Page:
Title: Mortal Shell
Developer: Cold Symmetry
Release Date: August 18, 2020
Reviewed On: PC
We’ve seen Souls clones time and time again. Typically, those who love the genre find something they like about most of them, but nothing ever really comes close to the punishingly dark and skill-based gameplay that the series provides. However, the Cold Symmetry-developed Mortal Shell takes what we love about the Souls series and adds so much more in terms of compelling gameplay, systems, and lore.
Mortal Shell doesn’t really let you know what’s going on with the narrative. You find yourself as a wandering inhabitant of a nightmarish world, but you have the ability to possess fallen warriors and take advantage of their skills. The game seems to want you to hold onto doubt about your actions because you never really know if you’re doing the right thing. Pieces of the knowledge are slowly provided the further you get, and your actions directly affect the world around you.
From the opening scenes of Mortal Shell, I don’t think I have ever felt more lost in a video game. There are hints provided, but don’t expect any handouts to get accustomed to the combat and navigating the world. This will be a running theme throughout the game because I never really knew where I was going, and yet, I always got to where I needed to be.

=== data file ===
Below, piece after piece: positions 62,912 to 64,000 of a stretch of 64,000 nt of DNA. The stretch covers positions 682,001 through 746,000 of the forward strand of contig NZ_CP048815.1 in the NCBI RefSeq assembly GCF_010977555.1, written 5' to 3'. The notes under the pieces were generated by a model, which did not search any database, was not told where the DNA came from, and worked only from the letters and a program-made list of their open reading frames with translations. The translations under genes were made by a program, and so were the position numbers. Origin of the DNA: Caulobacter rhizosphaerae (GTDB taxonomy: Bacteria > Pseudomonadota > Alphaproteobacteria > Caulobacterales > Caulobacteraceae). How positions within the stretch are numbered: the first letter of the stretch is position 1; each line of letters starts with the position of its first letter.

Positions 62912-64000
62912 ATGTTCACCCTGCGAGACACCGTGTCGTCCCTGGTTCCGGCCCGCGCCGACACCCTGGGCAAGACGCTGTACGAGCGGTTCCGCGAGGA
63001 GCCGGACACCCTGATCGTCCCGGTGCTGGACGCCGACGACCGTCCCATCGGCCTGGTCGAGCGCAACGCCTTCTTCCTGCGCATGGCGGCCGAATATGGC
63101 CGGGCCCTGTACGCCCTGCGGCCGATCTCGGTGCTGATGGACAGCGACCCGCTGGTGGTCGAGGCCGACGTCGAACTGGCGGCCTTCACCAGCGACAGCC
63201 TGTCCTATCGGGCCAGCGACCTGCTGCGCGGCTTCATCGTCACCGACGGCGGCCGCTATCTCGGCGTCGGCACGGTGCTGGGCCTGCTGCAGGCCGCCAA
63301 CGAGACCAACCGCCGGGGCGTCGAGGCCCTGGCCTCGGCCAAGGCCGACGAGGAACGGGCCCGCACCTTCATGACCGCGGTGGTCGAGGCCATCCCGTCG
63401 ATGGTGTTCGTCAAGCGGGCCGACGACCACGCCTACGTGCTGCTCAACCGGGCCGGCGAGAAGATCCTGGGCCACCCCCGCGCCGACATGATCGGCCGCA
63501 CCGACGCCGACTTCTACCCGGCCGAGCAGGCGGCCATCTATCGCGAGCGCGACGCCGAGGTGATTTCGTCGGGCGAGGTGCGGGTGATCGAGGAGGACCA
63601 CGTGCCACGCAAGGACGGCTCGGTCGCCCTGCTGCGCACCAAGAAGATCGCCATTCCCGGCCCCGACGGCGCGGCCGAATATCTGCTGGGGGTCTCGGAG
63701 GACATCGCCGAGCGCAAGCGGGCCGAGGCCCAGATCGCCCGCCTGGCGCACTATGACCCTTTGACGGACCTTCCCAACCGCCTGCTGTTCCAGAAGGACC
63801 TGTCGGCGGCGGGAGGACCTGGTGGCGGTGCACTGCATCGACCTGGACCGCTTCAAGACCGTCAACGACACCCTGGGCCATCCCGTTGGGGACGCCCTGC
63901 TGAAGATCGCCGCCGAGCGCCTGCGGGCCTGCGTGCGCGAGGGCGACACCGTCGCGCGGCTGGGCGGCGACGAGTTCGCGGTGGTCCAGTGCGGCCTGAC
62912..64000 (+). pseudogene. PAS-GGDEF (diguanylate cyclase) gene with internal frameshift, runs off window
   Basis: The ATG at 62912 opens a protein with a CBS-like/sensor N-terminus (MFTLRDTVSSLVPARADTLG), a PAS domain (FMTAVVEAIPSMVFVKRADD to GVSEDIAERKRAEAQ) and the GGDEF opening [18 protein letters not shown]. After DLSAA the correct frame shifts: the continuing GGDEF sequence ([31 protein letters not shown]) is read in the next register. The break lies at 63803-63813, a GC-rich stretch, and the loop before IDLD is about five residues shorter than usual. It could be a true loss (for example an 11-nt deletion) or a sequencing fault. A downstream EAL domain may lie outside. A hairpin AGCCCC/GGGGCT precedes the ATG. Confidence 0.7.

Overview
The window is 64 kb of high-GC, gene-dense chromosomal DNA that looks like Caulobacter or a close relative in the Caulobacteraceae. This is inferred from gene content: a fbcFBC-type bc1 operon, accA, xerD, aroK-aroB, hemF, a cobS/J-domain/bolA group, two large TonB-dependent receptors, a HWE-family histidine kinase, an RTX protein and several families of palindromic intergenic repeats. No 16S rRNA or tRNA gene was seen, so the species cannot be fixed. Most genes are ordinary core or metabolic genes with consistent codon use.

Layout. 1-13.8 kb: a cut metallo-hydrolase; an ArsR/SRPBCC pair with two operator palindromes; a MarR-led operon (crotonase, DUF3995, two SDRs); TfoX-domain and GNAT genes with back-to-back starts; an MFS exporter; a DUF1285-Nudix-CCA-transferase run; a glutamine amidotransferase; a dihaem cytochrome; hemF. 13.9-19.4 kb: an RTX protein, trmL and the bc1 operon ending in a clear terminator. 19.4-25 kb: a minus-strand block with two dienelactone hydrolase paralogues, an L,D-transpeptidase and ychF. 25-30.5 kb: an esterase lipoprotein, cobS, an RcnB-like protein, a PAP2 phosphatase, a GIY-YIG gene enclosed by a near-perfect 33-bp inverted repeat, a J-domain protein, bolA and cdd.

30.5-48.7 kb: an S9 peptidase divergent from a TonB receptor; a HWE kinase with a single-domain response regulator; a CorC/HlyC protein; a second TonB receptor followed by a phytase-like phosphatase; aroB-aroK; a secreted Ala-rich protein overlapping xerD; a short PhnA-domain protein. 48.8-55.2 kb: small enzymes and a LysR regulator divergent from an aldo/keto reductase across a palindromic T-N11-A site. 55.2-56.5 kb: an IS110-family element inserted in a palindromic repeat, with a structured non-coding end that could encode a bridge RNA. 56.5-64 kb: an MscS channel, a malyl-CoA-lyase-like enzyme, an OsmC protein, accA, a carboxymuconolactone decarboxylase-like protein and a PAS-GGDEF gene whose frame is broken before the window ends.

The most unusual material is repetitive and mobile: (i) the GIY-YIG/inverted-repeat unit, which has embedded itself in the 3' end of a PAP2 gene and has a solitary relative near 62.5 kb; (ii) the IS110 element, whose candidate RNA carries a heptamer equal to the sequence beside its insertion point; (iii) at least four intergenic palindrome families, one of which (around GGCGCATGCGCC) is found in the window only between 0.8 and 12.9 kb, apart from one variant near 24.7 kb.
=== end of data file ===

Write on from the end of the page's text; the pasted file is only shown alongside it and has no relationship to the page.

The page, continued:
It wasn’t always easy, but after a few hours within this world, you begin to understand it more and more. No, I was never comfortable, and I think that’s what the developers wanted, but I did feel like I had a place in the setting. There’s an uneasiness that you have during each moment of this game, and then you find your heart racing as you hear the rumblings of a giant beast coming from the end of the hall.
You can do your best to prepare, but the excitement and adrenaline rush that this game causes is nearly constant. Aside from the frustration of suffering many deaths, I was always at the edge of my seat. My fingers began to glide across the controller as I dodged and parried deadly attacks as if were muscle memory. This is what Mortal Shell truly does best.
To get through the challenge of surviving Mortal Shell, the developers are pretty gracious at the tools they provide players. In battles, players will need to pay attention to their stamina meter as they dodge and attack. However, it’s also possible to parry attacks, which results in a satisfying blow to your opponent.